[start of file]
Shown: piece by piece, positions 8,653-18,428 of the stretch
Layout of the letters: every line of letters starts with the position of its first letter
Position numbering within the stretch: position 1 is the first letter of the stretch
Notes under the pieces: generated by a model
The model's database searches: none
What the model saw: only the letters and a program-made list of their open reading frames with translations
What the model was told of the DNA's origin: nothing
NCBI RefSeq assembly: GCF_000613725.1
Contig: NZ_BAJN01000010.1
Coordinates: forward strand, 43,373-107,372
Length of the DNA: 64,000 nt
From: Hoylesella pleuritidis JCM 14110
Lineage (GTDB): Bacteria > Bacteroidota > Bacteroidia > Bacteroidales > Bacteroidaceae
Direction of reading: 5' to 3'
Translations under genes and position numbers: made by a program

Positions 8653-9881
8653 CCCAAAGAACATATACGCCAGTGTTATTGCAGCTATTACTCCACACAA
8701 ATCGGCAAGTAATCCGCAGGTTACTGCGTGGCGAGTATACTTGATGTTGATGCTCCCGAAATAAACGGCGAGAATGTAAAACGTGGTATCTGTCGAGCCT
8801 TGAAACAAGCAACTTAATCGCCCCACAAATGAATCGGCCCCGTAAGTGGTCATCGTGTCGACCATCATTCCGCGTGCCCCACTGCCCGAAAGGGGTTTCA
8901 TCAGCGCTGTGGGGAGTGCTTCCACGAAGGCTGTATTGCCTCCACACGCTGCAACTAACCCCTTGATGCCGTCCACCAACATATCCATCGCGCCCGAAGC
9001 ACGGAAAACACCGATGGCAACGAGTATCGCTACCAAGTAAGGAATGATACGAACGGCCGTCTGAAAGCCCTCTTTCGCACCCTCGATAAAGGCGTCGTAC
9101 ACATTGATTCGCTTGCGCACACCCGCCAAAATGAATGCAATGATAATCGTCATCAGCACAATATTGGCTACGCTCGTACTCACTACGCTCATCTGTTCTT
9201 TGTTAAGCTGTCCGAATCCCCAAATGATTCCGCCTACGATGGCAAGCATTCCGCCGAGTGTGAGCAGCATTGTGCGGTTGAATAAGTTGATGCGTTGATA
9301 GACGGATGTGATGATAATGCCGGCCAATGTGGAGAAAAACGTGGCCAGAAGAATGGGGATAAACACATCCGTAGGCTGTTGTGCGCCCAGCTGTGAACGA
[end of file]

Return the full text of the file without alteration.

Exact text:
Shown: piece by piece, positions 8,653-18,428 of the stretch
Layout of the letters: every line of letters starts with the position of its first letter
Position numbering within the stretch: position 1 is the first letter of the stretch
Notes under the pieces: generated by a model
The model's database searches: none
What the model saw: only the letters and a program-made list of their open reading frames with translations
What the model was told of the DNA's origin: nothing
NCBI RefSeq assembly: GCF_000613725.1
Contig: NZ_BAJN01000010.1
Coordinates: forward strand, 43,373-107,372
Length of the DNA: 64,000 nt
From: Hoylesella pleuritidis JCM 14110
Lineage (GTDB): Bacteria > Bacteroidota > Bacteroidia > Bacteroidales > Bacteroidaceae
Direction of reading: 5' to 3'
Translations under genes and position numbers: made by a program

Positions 8653-9881
8653 CCCAAAGAACATATACGCCAGTGTTATTGCAGCTATTACTCCACACAA
8701 ATCGGCAAGTAATCCGCAGGTTACTGCGTGGCGAGTATACTTGATGTTGATGCTCCCGAAATAAACGGCGAGAATGTAAAACGTGGTATCTGTCGAGCCT
8801 TGAAACAAGCAACTTAATCGCCCCACAAATGAATCGGCCCCGTAAGTGGTCATCGTGTCGACCATCATTCCGCGTGCCCCACTGCCCGAAAGGGGTTTCA
8901 TCAGCGCTGTGGGGAGTGCTTCCACGAAGGCTGTATTGCCTCCACACGCTGCAACTAACCCCTTGATGCCGTCCACCAACATATCCATCGCGCCCGAAGC
9001 ACGGAAAACACCGATGGCAACGAGTATCGCTACCAAGTAAGGAATGATACGAACGGCCGTCTGAAAGCCCTCTTTCGCACCCTCGATAAAGGCGTCGTAC
9101 ACATTGATTCGCTTGCGCACACCCGCCAAAATGAATGCAATGATAATCGTCATCAGCACAATATTGGCTACGCTCGTACTCACTACGCTCATCTGTTCTT
9201 TGTTAAGCTGTCCGAATCCCCAAATGATTCCGCCTACGATGGCAAGCATTCCGCCGAGTGTGAGCAGCATTGTGCGGTTGAATAAGTTGATGCGTTGATA
9301 GACGGATGTGATGATAATGCCGGCCAATGTGGAGAAAAACGTGGCCAGAAGAATGGGGATAAACACATCCGTAGGCTGTTGTGCGCCCAGCTGTGAACGA